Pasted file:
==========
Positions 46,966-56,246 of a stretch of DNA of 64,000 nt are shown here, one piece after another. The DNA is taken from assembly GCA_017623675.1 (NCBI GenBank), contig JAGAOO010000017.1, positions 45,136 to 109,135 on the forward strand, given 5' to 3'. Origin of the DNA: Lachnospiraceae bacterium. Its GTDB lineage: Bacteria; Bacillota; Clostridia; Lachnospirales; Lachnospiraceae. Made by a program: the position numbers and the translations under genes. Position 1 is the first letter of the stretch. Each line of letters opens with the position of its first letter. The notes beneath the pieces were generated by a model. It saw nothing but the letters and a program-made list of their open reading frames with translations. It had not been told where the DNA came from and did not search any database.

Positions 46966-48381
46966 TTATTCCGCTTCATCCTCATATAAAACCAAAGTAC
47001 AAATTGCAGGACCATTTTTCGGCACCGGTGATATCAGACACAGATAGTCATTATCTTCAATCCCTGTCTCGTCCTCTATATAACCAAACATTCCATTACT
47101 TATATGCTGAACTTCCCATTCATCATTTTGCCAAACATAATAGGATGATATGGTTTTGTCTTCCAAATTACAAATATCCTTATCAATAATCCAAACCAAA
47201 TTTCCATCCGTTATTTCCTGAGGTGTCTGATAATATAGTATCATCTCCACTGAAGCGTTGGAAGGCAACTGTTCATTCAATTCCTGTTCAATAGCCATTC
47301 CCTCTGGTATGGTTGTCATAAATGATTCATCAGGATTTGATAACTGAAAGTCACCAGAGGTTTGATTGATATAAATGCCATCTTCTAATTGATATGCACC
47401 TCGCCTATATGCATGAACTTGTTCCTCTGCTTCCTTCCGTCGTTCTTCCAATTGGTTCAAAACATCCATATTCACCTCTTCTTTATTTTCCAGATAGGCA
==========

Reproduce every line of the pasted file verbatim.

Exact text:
Positions 46,966-56,246 of a stretch of DNA of 64,000 nt are shown here, one piece after another. The DNA is taken from assembly GCA_017623675.1 (NCBI GenBank), contig JAGAOO010000017.1, positions 45,136 to 109,135 on the forward strand, given 5' to 3'. Origin of the DNA: Lachnospiraceae bacterium. Its GTDB lineage: Bacteria; Bacillota; Clostridia; Lachnospirales; Lachnospiraceae. Made by a program: the position numbers and the translations under genes. Position 1 is the first letter of the stretch. Each line of letters opens with the position of its first letter. The notes beneath the pieces were generated by a model. It saw nothing but the letters and a program-made list of their open reading frames with translations. It had not been told where the DNA came from and did not search any database.

Positions 46966-48381
46966 TTATTCCGCTTCATCCTCATATAAAACCAAAGTAC
47001 AAATTGCAGGACCATTTTTCGGCACCGGTGATATCAGACACAGATAGTCATTATCTTCAATCCCTGTCTCGTCCTCTATATAACCAAACATTCCATTACT
47101 TATATGCTGAACTTCCCATTCATCATTTTGCCAAACATAATAGGATGATATGGTTTTGTCTTCCAAATTACAAATATCCTTATCAATAATCCAAACCAAA
47201 TTTCCATCCGTTATTTCCTGAGGTGTCTGATAATATAGTATCATCTCCACTGAAGCGTTGGAAGGCAACTGTTCATTCAATTCCTGTTCAATAGCCATTC
47301 CCTCTGGTATGGTTGTCATAAATGATTCATCAGGATTTGATAACTGAAAGTCACCAGAGGTTTGATTGATATAAATGCCATCTTCTAATTGATATGCACC
47401 TCGCCTATATGCATGAACTTGTTCCTCTGCTTCCTTCCGTCGTTCTTCCAATTGGTTCAAAACATCCATATTCACCTCTTCTTTATTTTCCAGATAGGCA